RFID tags at the base of NYC's Freedom Tower

Builders using RFID tags to ease the formidable job of laying the concrete for the giant structures

Builders are turning to RFID technology to set the foundation for the Freedom Tower that is being erected where the World Trade Center's Twin Towers had stood in New York City prior to September 11, 2001.

The construction project, which includes five new skyscrapers, is already underway at the site of the September 11 terrorist attacks where more than 2,500 people died. The centerpiece Freedom Tower will stand 1,776 feet tall on the site of the former World Trade Center.

Builders are using RFID tags in an effort to ease the formidable job of laying the concrete for the giant structures, according to Peter Linke, CEO and president of Lustenau, Austria-based Identec Solutions, which is supplying its RFID-based iQ32 Temperature Tracking Tags for the project. It's often difficult to know exactly when the newly laid concrete is cured, or hardened. That's where RFID comes into play, he said.

"When you pour concrete, it takes a sufficient amount of time for the concrete to cure properly to put a load on it," said Linke. "It needs a specific amount of time to harden [and] it's difficult to know what that time is." He said the hardness of the concrete depends on several factors - "temperature, humidity and how the concrete mixture has been engineered."

He said the contractors could measure hardness using a mathematical formula that's prone to error, or take test cylinders back to a lab for measuring, a time consuming and expensive process.

Linke explained that with RFID technology, construction workers simply toss in an active tag with a temperature sensor as they're pouring the concrete. An active tag is battery powered so it can be read from much farther away than with a passive tag. Linke noted that the active tags can be read from 1,500 feet away, and construction crews can check the temperature readings from the tag's sensor through up to 20 feet of concrete.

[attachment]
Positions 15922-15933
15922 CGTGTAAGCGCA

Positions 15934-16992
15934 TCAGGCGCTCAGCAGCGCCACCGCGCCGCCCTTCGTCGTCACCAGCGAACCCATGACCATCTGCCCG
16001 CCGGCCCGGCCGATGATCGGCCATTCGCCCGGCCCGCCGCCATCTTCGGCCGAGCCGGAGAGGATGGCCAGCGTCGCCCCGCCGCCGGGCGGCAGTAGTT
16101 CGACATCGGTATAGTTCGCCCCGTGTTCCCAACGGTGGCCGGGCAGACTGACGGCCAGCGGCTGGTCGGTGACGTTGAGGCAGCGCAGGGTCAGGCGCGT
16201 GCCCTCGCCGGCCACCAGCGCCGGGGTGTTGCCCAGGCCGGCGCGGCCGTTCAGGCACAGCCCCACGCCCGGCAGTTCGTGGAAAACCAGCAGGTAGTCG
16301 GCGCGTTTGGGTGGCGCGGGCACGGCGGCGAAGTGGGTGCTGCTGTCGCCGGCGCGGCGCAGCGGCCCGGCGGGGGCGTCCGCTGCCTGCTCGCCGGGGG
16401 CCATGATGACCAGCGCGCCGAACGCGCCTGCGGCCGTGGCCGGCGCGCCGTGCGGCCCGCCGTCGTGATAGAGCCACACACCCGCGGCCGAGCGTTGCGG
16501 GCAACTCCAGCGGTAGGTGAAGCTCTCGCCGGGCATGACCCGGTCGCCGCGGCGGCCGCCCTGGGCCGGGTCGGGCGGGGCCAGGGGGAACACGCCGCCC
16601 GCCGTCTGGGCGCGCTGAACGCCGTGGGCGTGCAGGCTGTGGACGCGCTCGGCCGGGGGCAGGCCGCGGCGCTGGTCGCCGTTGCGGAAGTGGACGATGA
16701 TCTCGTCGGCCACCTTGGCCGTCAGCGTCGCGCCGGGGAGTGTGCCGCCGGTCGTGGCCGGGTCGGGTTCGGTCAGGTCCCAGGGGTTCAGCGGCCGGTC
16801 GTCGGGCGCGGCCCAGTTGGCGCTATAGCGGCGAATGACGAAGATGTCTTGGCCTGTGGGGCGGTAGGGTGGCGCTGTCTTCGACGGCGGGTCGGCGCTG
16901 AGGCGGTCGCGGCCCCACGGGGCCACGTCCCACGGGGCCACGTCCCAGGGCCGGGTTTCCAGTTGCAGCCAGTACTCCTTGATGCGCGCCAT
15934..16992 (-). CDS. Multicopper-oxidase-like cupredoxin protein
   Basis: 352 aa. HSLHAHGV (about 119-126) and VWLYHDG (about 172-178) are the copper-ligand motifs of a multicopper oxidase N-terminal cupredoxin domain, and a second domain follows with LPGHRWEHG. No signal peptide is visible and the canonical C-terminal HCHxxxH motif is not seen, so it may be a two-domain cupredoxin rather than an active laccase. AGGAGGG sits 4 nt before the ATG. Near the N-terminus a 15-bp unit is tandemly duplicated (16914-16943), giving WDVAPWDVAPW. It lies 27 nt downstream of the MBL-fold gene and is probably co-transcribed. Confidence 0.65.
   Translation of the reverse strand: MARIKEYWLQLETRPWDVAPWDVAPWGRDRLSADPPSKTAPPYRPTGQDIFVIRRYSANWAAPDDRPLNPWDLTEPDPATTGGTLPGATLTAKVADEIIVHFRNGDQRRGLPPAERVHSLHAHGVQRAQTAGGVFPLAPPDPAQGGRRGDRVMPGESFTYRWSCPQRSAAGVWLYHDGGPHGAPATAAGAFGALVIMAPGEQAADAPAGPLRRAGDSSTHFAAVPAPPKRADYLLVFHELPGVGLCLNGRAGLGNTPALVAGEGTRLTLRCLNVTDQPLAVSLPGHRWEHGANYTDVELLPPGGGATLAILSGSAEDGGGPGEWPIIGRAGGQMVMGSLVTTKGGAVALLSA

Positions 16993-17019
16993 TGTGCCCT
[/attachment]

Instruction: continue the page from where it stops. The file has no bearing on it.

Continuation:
"You can determine how concrete hardens depending on the temperature profile that the concrete goes through as it hardens," explained Linke. "With one of our tags in it, it's really very convenient. You just go up with a reader and you can wirelessly tell the temperature at any given time, and you can download the temperature changes over time."

About 20,000 RFID tags will be used during construction of the 1,776-foot tall Freedom Tower and its surrounding structures .Any time a wall or a floor slab is poured, an RFID tag will be dropped in, he said.

The new center includes a retail complex, a performing arts center, a transportation hub and a Sept. 11 memorial and museum, which are slated for completion in 2011 or 2012.

"Personally, I find it extremely exciting. It's going to be the signature building of the United States," said Linke. "It will be a very important building for a very long time. And because it's so big, it will have engineering challenges. Some of the walls are 20 feet thick. We're pretty proud we can get our radio signal through 20 feet of concrete. For us, we're happy that we were able to help solve some of these problems."

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Sharon Gaudin

Computerworld

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